6. 4 out of 5

    Kojo Asante

    Great read! It was long, but it was worth it! Cyril does a great job breaking down the orthodox belief of the person of Christ!

  7. 5 out of 5

    Jon Beadle

    I just love how intense the church fathers get about everything. They pull no punches. We have yet to recover their courage, not just their theology.

  8. 5 out of 5

    Glenn Wishnew III

    Powerful. A remarkable work of theology.

  9. 4 out of 5

    G Walker

    Before reading St. Cyril, I was highly suspect of him... I had read too much from the secular world by way of history during that time and he seemed like a bit of a radical... here, he firmly establishes himself of a lover of Christ and the Trinity and also he proves himself to be a stalwart defender (and definer) of Orthodox. Good stuff - but not without some effort (that is you will need to know the broader context of his theological context and the concerns/debates of his time in order to ful Before reading St. Cyril, I was highly suspect of him... I had read too much from the secular world by way of history during that time and he seemed like a bit of a radical... here, he firmly establishes himself of a lover of Christ and the Trinity and also he proves himself to be a stalwart defender (and definer) of Orthodox. Good stuff - but not without some effort (that is you will need to know the broader context of his theological context and the concerns/debates of his time in order to fully appreciate what he is addressing).

  10. 4 out of 5

    Nathan Albright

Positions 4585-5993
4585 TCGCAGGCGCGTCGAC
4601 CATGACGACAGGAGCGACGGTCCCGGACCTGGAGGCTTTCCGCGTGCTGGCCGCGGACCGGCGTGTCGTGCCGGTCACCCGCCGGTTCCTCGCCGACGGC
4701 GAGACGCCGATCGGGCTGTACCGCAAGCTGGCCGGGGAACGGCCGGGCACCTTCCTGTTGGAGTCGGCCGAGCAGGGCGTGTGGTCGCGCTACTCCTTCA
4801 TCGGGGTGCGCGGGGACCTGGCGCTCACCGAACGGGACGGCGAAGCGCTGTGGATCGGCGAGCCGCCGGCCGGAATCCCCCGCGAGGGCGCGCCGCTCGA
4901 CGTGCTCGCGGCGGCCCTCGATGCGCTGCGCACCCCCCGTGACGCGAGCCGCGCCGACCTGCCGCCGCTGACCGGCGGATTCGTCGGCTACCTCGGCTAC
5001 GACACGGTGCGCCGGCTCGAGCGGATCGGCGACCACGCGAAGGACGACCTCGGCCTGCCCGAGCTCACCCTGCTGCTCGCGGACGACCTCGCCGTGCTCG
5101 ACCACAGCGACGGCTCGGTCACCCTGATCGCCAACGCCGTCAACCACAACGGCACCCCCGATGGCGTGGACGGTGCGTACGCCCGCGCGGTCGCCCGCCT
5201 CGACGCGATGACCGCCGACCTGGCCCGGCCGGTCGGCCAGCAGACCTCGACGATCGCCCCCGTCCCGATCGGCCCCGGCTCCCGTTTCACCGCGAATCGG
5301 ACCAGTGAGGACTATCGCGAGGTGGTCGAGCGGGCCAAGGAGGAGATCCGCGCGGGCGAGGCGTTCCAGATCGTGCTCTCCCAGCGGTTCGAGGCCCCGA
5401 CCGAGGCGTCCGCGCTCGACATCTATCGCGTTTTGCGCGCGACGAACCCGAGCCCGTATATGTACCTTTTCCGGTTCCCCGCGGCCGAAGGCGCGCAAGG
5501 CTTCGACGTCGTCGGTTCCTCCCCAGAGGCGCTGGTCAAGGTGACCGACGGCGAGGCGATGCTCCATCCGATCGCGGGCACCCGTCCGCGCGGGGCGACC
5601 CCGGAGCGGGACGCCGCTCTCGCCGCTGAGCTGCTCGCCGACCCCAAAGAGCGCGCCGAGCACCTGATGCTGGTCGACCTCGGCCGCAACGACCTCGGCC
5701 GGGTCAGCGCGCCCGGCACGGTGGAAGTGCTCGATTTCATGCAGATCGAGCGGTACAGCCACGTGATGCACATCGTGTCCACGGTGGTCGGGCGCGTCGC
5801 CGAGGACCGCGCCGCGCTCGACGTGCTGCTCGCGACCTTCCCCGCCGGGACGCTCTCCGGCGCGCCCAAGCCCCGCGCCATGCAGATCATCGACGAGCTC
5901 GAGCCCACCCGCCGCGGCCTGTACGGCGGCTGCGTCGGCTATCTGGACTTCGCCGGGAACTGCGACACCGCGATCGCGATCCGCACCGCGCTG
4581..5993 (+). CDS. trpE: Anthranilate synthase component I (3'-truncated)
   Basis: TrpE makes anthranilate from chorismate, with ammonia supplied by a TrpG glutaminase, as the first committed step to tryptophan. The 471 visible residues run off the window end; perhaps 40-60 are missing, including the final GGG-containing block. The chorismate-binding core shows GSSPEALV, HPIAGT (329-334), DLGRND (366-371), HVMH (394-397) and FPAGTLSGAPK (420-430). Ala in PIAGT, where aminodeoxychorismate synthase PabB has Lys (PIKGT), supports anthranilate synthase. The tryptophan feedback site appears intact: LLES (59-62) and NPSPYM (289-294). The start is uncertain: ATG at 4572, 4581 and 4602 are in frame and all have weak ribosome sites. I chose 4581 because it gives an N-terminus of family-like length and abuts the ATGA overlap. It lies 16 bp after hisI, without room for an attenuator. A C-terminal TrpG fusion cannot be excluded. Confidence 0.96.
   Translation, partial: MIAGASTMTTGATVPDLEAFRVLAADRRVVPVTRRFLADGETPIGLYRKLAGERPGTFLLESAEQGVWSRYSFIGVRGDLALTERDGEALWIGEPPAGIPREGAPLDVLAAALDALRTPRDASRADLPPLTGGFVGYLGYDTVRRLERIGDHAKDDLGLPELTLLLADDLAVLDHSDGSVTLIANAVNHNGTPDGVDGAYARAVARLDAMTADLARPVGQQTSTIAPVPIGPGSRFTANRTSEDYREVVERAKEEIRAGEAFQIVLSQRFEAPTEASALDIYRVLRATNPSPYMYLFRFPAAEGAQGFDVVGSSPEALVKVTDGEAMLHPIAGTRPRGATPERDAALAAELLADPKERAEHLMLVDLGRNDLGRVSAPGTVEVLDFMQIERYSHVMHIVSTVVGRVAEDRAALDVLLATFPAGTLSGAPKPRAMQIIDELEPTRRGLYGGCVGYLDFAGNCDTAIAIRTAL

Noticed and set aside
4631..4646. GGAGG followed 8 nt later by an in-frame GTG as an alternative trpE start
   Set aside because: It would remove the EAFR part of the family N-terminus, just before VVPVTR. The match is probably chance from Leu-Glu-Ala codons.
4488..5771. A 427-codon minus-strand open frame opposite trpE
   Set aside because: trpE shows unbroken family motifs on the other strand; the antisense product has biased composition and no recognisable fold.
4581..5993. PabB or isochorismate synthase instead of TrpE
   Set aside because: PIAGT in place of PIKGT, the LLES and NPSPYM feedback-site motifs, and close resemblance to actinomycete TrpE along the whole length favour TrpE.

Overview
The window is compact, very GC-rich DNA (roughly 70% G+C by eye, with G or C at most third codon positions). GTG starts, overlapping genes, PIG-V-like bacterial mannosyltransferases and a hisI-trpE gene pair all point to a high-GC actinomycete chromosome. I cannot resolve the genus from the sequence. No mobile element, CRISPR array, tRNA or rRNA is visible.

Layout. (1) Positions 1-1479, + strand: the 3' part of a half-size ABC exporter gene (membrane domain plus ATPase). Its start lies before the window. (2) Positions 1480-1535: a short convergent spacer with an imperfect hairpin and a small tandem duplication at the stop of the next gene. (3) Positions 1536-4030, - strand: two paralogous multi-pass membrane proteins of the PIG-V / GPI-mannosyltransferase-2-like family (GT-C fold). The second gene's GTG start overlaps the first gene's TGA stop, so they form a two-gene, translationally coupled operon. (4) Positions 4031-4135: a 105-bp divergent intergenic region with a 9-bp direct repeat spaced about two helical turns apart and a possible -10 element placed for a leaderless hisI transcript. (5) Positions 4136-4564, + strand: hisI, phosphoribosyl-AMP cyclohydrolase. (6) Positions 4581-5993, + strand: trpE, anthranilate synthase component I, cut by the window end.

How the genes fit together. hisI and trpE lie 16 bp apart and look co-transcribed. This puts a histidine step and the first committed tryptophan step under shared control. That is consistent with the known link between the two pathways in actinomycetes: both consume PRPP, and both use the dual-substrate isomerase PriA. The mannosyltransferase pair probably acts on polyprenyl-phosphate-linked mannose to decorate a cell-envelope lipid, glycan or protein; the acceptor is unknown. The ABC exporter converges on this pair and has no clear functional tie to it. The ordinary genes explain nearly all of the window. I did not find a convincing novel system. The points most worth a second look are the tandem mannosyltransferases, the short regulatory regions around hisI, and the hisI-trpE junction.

Being a reader deeply interested in the Monophysite controversy, which is a deeply obscure one even if it had momentous historical consequences for Christendom in the Middle East, sometimes means reading material that is of great importance but not necessarily well known [1].  In the case of this particular book, the context of the book is as important as its contents.  The occasion for the writing of this deeply entertaining rhetorical exercise was the dispute over Nestorian beliefs that posite Being a reader deeply interested in the Monophysite controversy, which is a deeply obscure one even if it had momentous historical consequences for Christendom in the Middle East, sometimes means reading material that is of great importance but not necessarily well known [1].  In the case of this particular book, the context of the book is as important as its contents.  The occasion for the writing of this deeply entertaining rhetorical exercise was the dispute over Nestorian beliefs that posited two separate natures of Jesus Christ.  The author, of course, represented what was then an orthodox perspective of defending the unity of Christ against the heretical division between Christ as human being and as son of God.  Unfortunately, though, for Christendom in Egypt as a whole, the author's own political issues meant that his triumph against his opponents in the Christological disputes about the nature of Christ was marred by problems at home that led to the foundation of the Coptic Church and the split of Christendom in the Middle East between no less than three separate and hostile traditions whose views on Christ divided them irrevocably to the present-day. This short book of about 150 pages or so is mostly divided into two parts.  After some abbreviations and a preface, the first third of the book or so is taken up by an introduction that contains a great deal of biographical information about Cyril as well as some discussions about the Christological doctrinal beliefs of the author.  The author argues, reasonably, that a great deal of the problems that Alexandrine (Coptic) Christianity faced after the fall and death of Cyril could have been resolved with a more savvy and less ferocious bishop who was capable of defending his position with nuance, but the local church politics of Egypt and the greater church politics dealing with Asia Minor were ultimately at cross purposes.  Most of the rest of the book is taken up with the work On The Unity of Christ as a whole, which is a humorous dialogue where Cyril (A.) continuously makes short work of his less able Nestorian debate partner B.  If you like debates of this nature where the author makes his own side far more appealing and makes the other side a bit ridiculous but not entirely so, this book will likely be one to enjoy.  After this comes an index and an index of biblical references. There are a few obvious insights that one can gain in reading this book.  For one, this book shows the clear intellectual nature of Hellenistic Christianity in its love of Greek rhetoric, where scripture is used, but where the main focus is on impressing pagan and pagan-educated readers with the excellence and skill of one's argumentation.  For another, the author's forthright and able defense of the unity of Christ led others to argue for the unity of Christ in ways that were (if biblically sound) unacceptable to others at the time which had different concerns relating to the nature of Christ.  The humor of this book, therefore, has a somewhat melancholy edge in that its position about the unity of Christ helped prompt an argument about that unity that destroyed the unity of Christendom in that part of the world, where Cyril's successors proved themselves less politically able and less able to express themselves with nuance and moderation in order to preserve that ecclesiastical union, which had fateful consequences for the well-being of Christianity in the Eastern Roman Empire that no one could foresee at the time. [1] See, for example: https://edgeinducedcohesion.blog/2018... https://edgeinducedcohesion.blog/2018... https://edgeinducedcohesion.blog/2018... https://edgeinducedcohesion.blog/2018...